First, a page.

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Animal rescue organization volunteer hosting close to 70 animals while helping haul out others evacuated from the Keremeos Creek Wildfire

Helping evacuated animals

Casey Richardson

Volunteers with the Animal Lifeline Emergency Response Team Society (ALERT) have been busy helping pets and farm animals evacuate from the Keremeos Creek Wildfire after hundreds of homes were ordered out over the past week.

Riding 4 Life Equine is currently hosting 57 goats, seven horses, one mini horse, a donkey and a pig.

Owner Leann Manuel is working as a volunteer hauler with ALERT to help evacuate farm animals while looking after the other 30 horses in their care at the Feedway Stables.

“My husband and I decided it was really important to get the training with ALERT, become a member. So we could at minimum take care of our own horses if we have to evacuate. Fortunately, we don't have to take care of our own horses this time, they can stay put, but it means we're available to help others,” she said.

Multiple trips have been done to help move the farm animals, orchestrating trucks and trailers and a lot of volunteers.

“My perspective is an experienced horsewoman and volunteer is to kind of show up and assess the owner's stress level, get a quick look at the horses and try to figure out who might load really easily, who might need a lot more support help,” Manuel said, adding from there she will establish a game plan as to who goes in what trailer in what order and how.

“Keeping an eye on all the safety and the pinch points of different handlers and volunteers helping us. Trying to keep the horses calm. We don't want to contribute to a traumatic experience.”

Manuel said they work to create a calm space where it feels like they’ve got all day and “this is no big deal.”

Actual hauls and loading have equalled up to a couple of full days of work for her team.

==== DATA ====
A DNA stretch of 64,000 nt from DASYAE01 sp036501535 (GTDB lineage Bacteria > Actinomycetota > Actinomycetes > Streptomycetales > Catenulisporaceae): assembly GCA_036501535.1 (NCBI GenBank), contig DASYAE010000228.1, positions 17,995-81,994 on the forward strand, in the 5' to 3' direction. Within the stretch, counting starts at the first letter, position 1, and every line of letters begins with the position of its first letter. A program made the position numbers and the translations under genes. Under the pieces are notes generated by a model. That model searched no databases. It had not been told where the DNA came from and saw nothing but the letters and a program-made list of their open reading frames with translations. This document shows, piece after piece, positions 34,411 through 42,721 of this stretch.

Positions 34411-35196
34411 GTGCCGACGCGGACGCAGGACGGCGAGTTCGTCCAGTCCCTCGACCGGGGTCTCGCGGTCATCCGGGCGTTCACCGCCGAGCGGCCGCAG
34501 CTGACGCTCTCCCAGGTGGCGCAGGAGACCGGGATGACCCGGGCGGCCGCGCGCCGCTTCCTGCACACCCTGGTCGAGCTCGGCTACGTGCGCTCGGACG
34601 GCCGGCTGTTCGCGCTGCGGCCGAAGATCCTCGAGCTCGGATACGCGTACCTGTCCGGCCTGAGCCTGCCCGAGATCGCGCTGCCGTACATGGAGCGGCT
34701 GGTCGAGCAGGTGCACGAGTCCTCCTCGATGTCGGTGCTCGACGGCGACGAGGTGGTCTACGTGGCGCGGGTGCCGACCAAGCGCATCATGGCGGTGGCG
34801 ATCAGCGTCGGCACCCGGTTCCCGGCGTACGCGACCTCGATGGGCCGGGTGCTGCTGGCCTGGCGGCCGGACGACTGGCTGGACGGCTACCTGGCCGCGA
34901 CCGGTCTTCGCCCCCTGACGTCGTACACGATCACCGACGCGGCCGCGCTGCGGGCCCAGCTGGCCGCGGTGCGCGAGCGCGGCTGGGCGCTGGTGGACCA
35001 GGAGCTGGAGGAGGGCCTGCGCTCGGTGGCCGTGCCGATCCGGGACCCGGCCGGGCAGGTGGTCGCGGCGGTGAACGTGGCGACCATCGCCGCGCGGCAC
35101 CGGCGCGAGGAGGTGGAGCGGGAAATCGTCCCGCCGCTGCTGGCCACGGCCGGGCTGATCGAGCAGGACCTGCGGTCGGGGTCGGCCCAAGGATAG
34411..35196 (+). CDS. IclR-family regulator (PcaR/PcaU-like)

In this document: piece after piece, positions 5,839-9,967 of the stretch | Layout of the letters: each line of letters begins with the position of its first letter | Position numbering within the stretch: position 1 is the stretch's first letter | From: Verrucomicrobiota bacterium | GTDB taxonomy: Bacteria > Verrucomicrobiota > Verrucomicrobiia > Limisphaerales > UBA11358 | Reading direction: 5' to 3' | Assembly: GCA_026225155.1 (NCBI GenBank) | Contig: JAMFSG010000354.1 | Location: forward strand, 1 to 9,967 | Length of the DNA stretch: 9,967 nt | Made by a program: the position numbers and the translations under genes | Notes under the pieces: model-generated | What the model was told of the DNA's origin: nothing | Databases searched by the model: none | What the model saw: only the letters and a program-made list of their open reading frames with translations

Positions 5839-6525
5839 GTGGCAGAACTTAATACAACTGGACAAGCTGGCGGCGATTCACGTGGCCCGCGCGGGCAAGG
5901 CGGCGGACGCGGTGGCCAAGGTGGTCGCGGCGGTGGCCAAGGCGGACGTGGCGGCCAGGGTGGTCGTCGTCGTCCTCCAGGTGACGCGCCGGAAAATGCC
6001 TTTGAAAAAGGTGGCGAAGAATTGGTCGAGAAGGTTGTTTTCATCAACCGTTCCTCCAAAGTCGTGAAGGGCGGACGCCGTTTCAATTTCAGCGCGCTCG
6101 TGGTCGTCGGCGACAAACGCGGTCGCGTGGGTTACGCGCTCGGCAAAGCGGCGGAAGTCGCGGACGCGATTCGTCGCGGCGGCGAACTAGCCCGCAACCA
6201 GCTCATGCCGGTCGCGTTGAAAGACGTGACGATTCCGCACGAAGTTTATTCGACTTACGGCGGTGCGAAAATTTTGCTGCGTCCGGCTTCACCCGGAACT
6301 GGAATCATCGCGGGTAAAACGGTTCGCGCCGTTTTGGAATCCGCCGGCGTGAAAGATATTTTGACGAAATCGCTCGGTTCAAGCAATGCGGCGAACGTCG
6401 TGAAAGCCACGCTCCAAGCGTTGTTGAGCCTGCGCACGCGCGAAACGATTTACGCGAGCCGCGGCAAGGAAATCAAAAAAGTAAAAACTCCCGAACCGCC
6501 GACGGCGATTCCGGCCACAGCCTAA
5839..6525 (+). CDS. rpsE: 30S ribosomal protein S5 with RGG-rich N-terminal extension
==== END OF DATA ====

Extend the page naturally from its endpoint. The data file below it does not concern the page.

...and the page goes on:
“There's been just been quite a few trips and quite a few animals…. I need a nap. I hate to say it but I need a nap. It has been a privilege to do this work and support the community that I love,” she said with a hearty laugh.

"We are tenants that Feedway Stables and they are of course graciously hosting all of these animals."

Manuel said that Feedway Owner Johnny Aantjes told her to do whatever they had to in order to help provide space for animals in need.

Those facing evacuation orders and alerts continue to express gratitude for the help from volunteers.

“I've been impressed actually with people in stressful circumstances that I certainly don't envy and how gracious they are, how they let us come in without knowing us. They don't know us at all. We come in to handle their horses. We boss them around a little bit as to how to do it,” Manuel said.

“They are not only grateful but attentive and cooperative and collaborative. And yeah, it's been pretty amazing. I've been pretty impressed by people's resiliency when they're stressed.”

One of the biggest hauls to arrange were all the animals from GottaGoat Farm.

“I think the term ‘goat rodeo’ came up as a joke, but actually, it went pretty smoothly considering the number of animals and the stress of the situation again. Pretty darn smooth to have that many animals cooperate with your intentions, like please get in this small box, this claustrophobic box we need to go now,” Manuel said with a laugh.

Manuel said the evacuation also went smoothly thanks to quick thinking by volunteer haulers, swampers, and the farm owners.

“For folks who have animals and may find themselves in an evacuation alert or order, plan ahead, have a plan. Get educated. Have a plan. Because even if you need assistance, if you have a plan and connect with those sources of assistance, everything just goes much more calmly, smoothly.”

Currently ALERT is in need of donations to help look after all the evacuated animals.

“They are definitely taking donations that will contribute to fuel for haulers, feed for animals and any of the care they need.”

Anyone with concerns about their animals can call 250-809-7152 for assistance in making an evacuation plan.

To make a donation go to ALERT’s website here or e-transfer [email protected]



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